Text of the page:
1910 "A Big Deal was Made," The Houston Post, April 28, 1910, Page 7.
Belgian Capital Invested in San Antonio Water.

1910 "Tests of Two Pumping Engines for the San Antonio Water Supply Co.," by William H. Getz, Industrial Progress 2(5):1045-1048 (May, 1910)

1910 "San Antonio's Water Supply," San Antonio Express, September 1, 1910, Page 22.
It is in the hands of liberal and progressive men, and the service is the best.

1911 "San Antonio Water Supply Company," The New York Sun, May 22, 1911, Page 11.
$1,000,000 First & Refunding Mortgage 5% Sinking Fund Gold Bonds.

1914 "Former Carlisler Dead at 95," The Sentinel (Carlisle, Pennsylvania), June 2, 1914, Page 8.
Joseph Ulrich Passes Away in San Antonio, Texas.  Retired secretary of the San Antonio water works company.  U.S. Consul to Monterey, Mexico from 1861 to 1870.  Became a printer for Horace Greeley's New York Tribune because he could read Greeley's handwriting.

1919 "Water Service," San Antonio Evening News, August 25, 1919, Page 5.
Advertisement for San Antonio Water Supply Company.

1920 "Water Supply to be Improved," San Antonio Evening News, January 9, 1920, Page 3.
Extensive Plans Considered Following Purchase of Company.

1926 "J.S. Lockwood Dead," The Austin American (Austin, Texas), July 20, 1926, Page 1.
Widely known San Antonio Banker passes away.  John S. Lockwood died as his summer home at Torresdale, Pa.  Mr. Lockwood came to San Antonio with Col. George W. Brackenridge at the origin of the San Antonio National Bank.

1927 The romance of San Antonio's water supply and distribution, by Bert J. McLean, December, 1927

1928 "The Community Acequia, Its Origin and Development," by Wells A. Hutchins, The Southwestern Historical Quarterly 21(3):261-284 (January, 1928)

1931 Samuel Galitzin Newton, 1856-1931

1931 Report of Water Works Board of Trustees of San Antonio, Texas : covering period from June 1st, 1925 to June 1st, 1930.  Includes comparison of water rates charged by various cities as of May 31, 1930.

1936 A Century of Medicine in San Antonio: The Story of Medicine in Bexar County, Texas, by Pat Ireland Nixon, M.D.
Pages 134-135:  1866 Recommendations of the Board of Health.  In a word, favor the maintenance of health by the comforts within you reach, by regular habits, sufficient and wholesome diets and good water, filtered if possible, and you will have employed all the preventive means recognized as useful.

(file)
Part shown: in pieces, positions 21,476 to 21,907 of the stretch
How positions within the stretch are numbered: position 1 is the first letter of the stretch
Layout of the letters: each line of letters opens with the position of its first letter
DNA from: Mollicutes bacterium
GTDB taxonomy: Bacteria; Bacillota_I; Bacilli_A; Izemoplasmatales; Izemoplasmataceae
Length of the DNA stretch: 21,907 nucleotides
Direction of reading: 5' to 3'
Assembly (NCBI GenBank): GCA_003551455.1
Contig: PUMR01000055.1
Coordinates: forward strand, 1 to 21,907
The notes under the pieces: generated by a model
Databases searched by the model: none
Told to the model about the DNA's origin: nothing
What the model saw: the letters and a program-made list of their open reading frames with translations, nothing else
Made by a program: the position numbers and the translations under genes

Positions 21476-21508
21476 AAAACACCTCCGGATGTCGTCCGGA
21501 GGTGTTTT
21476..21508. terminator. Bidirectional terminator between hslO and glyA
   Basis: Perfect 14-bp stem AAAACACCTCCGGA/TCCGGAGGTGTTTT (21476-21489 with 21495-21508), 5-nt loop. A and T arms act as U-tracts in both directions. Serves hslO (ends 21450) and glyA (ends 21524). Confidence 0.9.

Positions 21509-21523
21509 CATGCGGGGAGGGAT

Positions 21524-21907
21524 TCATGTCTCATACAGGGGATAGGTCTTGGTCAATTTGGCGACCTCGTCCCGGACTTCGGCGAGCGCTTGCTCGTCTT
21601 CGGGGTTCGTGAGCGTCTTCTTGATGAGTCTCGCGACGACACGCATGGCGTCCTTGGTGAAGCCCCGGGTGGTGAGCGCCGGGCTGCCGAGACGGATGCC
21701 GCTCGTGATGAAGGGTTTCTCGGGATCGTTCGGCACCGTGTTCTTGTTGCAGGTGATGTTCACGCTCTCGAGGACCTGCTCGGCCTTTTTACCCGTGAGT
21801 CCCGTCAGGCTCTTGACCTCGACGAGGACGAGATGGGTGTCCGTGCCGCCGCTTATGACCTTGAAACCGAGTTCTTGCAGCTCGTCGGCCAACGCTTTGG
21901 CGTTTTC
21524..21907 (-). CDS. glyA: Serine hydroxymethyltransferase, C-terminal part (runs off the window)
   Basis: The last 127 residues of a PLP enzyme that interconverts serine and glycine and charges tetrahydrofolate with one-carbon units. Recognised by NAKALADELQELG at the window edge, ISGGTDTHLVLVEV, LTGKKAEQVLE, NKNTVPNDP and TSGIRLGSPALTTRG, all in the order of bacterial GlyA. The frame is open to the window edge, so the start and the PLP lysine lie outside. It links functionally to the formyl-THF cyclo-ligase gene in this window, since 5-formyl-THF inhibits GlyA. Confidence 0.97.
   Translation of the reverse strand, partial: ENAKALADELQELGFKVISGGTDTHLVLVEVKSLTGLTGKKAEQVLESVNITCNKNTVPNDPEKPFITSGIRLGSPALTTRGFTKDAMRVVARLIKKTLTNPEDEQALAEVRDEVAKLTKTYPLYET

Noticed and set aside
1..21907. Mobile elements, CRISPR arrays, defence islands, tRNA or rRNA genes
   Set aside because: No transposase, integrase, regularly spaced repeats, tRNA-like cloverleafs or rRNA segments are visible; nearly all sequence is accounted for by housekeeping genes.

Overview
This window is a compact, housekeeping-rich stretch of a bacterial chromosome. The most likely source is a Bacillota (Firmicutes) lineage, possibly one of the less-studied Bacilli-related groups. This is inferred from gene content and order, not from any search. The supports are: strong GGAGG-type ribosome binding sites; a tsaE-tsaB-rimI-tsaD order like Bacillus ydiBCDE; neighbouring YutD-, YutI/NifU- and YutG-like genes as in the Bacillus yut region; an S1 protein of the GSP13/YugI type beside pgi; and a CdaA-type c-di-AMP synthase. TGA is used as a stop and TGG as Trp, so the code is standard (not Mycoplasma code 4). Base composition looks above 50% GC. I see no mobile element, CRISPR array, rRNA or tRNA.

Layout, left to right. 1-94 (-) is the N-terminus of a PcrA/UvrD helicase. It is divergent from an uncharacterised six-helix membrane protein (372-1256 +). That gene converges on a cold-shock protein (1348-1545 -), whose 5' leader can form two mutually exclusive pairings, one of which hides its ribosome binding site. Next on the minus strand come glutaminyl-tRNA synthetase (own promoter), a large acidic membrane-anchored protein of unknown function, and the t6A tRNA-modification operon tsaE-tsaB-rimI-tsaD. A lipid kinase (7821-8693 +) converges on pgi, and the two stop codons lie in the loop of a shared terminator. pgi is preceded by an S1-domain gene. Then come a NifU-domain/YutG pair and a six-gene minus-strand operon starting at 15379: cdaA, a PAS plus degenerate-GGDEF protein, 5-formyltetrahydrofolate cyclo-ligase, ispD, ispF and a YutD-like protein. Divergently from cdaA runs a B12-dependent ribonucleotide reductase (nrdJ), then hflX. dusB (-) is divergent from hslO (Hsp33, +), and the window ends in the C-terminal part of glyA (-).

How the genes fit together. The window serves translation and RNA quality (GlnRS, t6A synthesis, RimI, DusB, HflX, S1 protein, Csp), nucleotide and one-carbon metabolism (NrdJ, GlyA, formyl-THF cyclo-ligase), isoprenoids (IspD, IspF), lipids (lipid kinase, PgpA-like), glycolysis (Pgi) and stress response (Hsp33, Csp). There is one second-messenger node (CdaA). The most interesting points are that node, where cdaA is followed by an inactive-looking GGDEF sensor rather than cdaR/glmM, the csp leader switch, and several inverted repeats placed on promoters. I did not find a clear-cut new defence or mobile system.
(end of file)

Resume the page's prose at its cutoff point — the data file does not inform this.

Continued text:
1937 With the makers of San Antonio: genealogies of the early Latin, Anglo-American, and German families with occasional biographies, by Frederick Charles Chabot
Page 320:  Major Hardin B. Adams, of the Confederate army, first commander of the "Alamo Rifles" (formed in 1857), after the Civil War who in the late 60's, with E.D.L. Wickes, under the firm name of Adams and Wickes, carried on an important business in wagons and trains. In May, 1871, they received a government contract for transportation of all government merchandise; and again in 1876, for route No. 2. Major Adams was one of San Antonio's most public spirited and progressive citizens. He promoted a Water Works as early as 1875. The earliest agitation for a water works began about May, 1870.  George M. Maverick made the first really definite proposition for a water works. May, 1878. A meeting was held at the Menger Hotel, 1875, in the interest of the installation of a water works, Mr. Nathan, president of the N. Y. Water Works Co., present. The company offered to lay a system of water pipes and 80 fire hydrants, the expense of which was to be brought before the City Council at the next meeting. At subsequent meetings it was decided to reduce the guaranty demanded by the company from the city to $25,000. The president selected a committee, Messrs. Dashiell, Hahn, Muench, Cupples, Adams, Kampmann, and Graves, to confer with S.J. Lockwood to alter proposals for the installation of a water works system, that might be acceptable to all. On September 7, 1875, the press announced that a Water Works Co., had been organized in San Antonio by F. Giraud, H. B. Adams, T. J. Devine, J. S. Lockwood, Jacob Waelder, E. D. L. Wickes, and H. Hampmann, elected temporary president, with Mr. Giraud as temporary secretary. However, late in 1876, nothing definite had been accomplished. Mr. La Coste then made the city a proposition to cover a 9 mi. area, each party to have the use of 75 gal. daily, the cost of 10 gal. not to exceed 6c. He then set forth a contract in which he had 15 months from April 3, 1877, to complete the water mains. The full proposition was placed before the City Council, April 5, 1877. With a few changes and alterations, a committee finally recommended the acceptance of the La Coste plan in preference to three others submitted. La Coste, after Foutrel, was one of the first manufacturers of ice on a large scale in San Antonio. The water works contract was ratified by the City Council, June 21 1877. An office was opened in Ed. Rische's Cigar Store, December 1, 1877. The original investment was said to be $100,000. The foundation of the pump house was laid January 28, 1878. The first mains were laid on Avenue C, February 6, 1878. Formal acceptance was dated July 10, 1878. Nine days later an ice factory was put Into operation, in connection with the water works (the earlier Ice factory having been started ;n 1866). Formal inspection of the completed water works took place April 8, 1879. The stockholders in 1879 were J. B. La Coste, Geo. W. Brackenridge, Wm. G. Freeman, James P. Newcomb, W. R. Freemand, and F. Herff, Jr., who issued $50,000 stock. J. H. Kampmann, G. H. Noonan, Jacob Waelder and J. A. Fraser were added to the list of directors. La Coste sold to Brackenridge in 1883.